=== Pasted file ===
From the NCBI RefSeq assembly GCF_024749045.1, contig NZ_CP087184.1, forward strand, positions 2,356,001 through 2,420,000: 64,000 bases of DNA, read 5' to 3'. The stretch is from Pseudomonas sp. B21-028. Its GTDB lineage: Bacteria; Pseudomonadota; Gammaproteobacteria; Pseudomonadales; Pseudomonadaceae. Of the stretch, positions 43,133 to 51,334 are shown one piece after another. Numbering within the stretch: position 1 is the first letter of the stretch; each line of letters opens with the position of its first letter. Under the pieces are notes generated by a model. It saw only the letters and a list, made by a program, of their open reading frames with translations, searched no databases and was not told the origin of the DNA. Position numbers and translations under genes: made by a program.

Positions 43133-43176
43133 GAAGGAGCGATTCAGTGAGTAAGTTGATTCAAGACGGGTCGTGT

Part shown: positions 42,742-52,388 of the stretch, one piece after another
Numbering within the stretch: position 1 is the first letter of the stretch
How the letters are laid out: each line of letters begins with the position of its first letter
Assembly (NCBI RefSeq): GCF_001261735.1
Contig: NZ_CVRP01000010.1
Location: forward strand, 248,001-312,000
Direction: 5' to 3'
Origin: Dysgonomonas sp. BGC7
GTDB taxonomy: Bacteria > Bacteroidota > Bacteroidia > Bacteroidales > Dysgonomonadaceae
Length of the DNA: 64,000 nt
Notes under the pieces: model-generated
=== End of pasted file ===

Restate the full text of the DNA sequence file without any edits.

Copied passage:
From the NCBI RefSeq assembly GCF_024749045.1, contig NZ_CP087184.1, forward strand, positions 2,356,001 through 2,420,000: 64,000 bases of DNA, read 5' to 3'. The stretch is from Pseudomonas sp. B21-028. Its GTDB lineage: Bacteria; Pseudomonadota; Gammaproteobacteria; Pseudomonadales; Pseudomonadaceae. Of the stretch, positions 43,133 to 51,334 are shown one piece after another. Numbering within the stretch: position 1 is the first letter of the stretch; each line of letters opens with the position of its first letter. Under the pieces are notes generated by a model. It saw only the letters and a list, made by a program, of their open reading frames with translations, searched no databases and was not told the origin of the DNA. Position numbers and translations under genes: made by a program.

Positions 43133-43176
43133 GAAGGAGCGATTCAGTGAGTAAGTTGATTCAAGACGGGTCGTGT

Part shown: positions 42,742-52,388 of the stretch, one piece after another
Numbering within the stretch: position 1 is the first letter of the stretch
How the letters are laid out: each line of letters begins with the position of its first letter
Assembly (NCBI RefSeq): GCF_001261735.1
Contig: NZ_CVRP01000010.1
Location: forward strand, 248,001-312,000
Direction: 5' to 3'
Origin: Dysgonomonas sp. BGC7
GTDB taxonomy: Bacteria > Bacteroidota > Bacteroidia > Bacteroidales > Dysgonomonadaceae
Length of the DNA: 64,000 nt
Notes under the pieces: model-generated